$8000 can get you a messed up guitar project. Wrong case, wrong knobs, messed up tuners, wrong fingerrest, cracked front, refinished neck just to start. So, still happy with mine for now.

    1937 Gibson ES-150 Tribute Guitar-es150-sale-jpeg
    1937 Gibson ES-150 Tribute Guitar-screen-shot-2022-08-09-10-02-36-pm-png

  18. #92

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    Prices for vintage Gibsons are crazy at the moment! So glad I bought my 1940 ES-125 for $1200 some years ago… they are asking $3500 for a 1966 ES-125T in a store in Amsterdam at the moment 1937 Gibson ES-150 Tribute Guitar

    Anyway, just reread this whole thread again, loved it!

  19. #93

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    Some additional pictures from this project that were not previously posted...for anyone that is interested.

    Hand carving the missing brace:
    1937 Gibson ES-150 Tribute Guitar-img_0891-jpg

  20. #94

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    Tailpiece modification for jack:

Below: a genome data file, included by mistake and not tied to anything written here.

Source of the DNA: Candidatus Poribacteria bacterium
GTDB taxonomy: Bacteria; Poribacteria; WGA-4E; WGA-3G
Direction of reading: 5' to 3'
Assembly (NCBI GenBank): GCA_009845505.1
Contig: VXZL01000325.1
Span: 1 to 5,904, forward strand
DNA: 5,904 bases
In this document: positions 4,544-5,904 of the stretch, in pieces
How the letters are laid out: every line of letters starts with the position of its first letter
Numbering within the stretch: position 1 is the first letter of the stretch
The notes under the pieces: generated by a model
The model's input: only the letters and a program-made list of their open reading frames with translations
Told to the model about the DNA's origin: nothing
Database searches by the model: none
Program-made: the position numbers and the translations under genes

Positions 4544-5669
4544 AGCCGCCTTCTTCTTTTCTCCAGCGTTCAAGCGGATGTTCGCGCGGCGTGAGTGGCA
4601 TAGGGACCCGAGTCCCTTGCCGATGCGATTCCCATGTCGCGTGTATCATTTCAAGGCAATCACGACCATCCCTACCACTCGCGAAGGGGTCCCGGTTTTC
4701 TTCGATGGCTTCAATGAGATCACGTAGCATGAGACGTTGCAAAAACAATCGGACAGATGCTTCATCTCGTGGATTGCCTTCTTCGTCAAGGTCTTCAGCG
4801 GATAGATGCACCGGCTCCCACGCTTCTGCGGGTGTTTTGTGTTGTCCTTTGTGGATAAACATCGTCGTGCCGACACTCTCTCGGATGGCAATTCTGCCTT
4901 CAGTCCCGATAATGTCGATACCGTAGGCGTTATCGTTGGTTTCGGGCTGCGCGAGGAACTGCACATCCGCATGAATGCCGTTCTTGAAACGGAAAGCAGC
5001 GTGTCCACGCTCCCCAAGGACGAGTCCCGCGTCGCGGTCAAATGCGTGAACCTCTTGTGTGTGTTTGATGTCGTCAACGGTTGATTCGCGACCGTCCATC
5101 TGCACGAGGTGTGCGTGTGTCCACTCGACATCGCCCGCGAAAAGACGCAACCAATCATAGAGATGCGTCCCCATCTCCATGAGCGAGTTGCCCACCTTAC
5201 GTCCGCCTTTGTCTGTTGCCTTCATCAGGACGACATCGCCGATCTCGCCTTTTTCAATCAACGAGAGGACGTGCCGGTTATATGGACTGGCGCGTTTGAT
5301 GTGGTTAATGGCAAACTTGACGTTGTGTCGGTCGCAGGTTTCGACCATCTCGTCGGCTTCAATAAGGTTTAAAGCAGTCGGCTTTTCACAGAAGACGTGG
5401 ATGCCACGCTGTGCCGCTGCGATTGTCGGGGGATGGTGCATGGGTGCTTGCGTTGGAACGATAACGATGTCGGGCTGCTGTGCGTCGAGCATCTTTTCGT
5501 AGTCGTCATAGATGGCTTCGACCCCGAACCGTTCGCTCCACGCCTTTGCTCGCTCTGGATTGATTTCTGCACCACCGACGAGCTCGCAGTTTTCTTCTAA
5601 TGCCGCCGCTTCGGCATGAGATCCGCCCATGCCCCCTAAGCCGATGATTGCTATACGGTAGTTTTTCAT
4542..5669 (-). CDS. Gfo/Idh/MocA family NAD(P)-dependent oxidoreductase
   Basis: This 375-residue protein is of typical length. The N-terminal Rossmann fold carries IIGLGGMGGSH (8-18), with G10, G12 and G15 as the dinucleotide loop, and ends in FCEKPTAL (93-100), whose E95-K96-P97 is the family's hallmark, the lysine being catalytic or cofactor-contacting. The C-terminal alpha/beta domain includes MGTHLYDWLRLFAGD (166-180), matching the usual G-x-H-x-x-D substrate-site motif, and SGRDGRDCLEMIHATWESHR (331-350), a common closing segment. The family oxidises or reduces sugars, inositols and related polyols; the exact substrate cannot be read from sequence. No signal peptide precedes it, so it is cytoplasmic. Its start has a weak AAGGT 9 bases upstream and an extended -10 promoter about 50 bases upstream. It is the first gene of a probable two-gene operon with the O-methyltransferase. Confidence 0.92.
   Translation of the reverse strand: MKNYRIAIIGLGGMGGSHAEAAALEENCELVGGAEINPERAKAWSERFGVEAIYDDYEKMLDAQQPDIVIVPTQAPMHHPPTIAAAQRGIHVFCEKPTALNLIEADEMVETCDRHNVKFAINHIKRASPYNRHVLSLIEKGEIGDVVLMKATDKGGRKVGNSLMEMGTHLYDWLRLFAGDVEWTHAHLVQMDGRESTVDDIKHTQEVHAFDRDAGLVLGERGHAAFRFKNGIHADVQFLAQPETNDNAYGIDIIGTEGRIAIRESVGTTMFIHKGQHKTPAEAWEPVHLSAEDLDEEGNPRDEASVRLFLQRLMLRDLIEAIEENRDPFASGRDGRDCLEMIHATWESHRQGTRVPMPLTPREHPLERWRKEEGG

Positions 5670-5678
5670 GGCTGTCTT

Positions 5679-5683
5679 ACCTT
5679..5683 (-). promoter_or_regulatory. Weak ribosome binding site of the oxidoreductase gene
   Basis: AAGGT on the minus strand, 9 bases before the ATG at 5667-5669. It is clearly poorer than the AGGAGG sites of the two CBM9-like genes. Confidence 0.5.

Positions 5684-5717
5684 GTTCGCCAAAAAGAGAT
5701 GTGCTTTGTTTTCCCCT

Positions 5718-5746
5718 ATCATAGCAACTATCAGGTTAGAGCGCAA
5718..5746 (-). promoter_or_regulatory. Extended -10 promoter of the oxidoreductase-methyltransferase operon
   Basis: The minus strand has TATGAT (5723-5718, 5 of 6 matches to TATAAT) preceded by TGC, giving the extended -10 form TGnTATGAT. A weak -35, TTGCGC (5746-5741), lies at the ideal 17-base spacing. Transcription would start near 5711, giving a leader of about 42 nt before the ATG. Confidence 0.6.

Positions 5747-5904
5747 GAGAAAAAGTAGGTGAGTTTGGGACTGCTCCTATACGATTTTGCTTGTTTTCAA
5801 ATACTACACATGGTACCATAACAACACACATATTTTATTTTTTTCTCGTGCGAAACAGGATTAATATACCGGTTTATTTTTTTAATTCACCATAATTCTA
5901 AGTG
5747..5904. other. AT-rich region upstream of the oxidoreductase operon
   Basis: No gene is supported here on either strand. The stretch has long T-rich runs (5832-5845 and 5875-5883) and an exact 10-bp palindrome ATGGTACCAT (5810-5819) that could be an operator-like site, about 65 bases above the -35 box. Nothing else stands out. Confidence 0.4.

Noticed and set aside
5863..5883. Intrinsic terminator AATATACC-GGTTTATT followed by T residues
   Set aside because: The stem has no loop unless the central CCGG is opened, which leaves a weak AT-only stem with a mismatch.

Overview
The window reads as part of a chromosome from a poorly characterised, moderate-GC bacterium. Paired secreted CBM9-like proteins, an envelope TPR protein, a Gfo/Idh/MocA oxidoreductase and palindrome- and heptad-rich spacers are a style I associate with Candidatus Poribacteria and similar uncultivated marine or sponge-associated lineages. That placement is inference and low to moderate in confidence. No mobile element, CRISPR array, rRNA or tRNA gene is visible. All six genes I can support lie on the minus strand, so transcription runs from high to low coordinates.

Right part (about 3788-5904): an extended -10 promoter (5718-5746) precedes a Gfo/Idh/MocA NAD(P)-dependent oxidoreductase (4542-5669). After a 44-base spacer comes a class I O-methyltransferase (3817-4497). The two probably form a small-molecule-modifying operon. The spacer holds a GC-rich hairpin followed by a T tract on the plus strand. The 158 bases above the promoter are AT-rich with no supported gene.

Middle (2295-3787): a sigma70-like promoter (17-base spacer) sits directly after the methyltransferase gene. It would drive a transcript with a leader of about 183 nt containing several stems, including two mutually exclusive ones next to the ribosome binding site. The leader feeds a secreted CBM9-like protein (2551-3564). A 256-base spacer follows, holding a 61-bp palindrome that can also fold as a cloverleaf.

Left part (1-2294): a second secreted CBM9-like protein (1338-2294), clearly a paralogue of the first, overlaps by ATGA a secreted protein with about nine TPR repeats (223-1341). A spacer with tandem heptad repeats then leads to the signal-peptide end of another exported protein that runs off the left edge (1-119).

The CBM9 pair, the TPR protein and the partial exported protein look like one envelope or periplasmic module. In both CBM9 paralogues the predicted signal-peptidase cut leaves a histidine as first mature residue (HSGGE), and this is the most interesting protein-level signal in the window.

1937 Gibson ES-150 Tribute Guitar-img_1035-jpg

  21. #95

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    Reinforcement around the tone and volume pots:
    1937 Gibson ES-150 Tribute Guitar-img_1033-jpg

  22. #96

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    Repairing a cracked original back brace:
    1937 Gibson ES-150 Tribute Guitar-img_1050-jpg

  23. #97

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    Fixing the split in the back:

    1937 Gibson ES-150 Tribute Guitar-re-glue-split-jpg
    1937 Gibson ES-150 Tribute Guitar-img_1061-jpg

  24. #98

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    Rather than kerf the new x-braces, I carved them to fit the inner curve of the top. To check the fit, I'm using carbon paper to assess full contact with no gaps.
    1937 Gibson ES-150 Tribute Guitar-img_1016-jpg

  25. #99

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    Test fitting fingerrest template:

    1937 Gibson ES-150 Tribute Guitar-img_0935-jpg
    1937 Gibson ES-150 Tribute Guitar-img_0969-jpg

  26. #100

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    Fixing the cracks in the top:
    1937 Gibson ES-150 Tribute Guitar-img_0889-jpg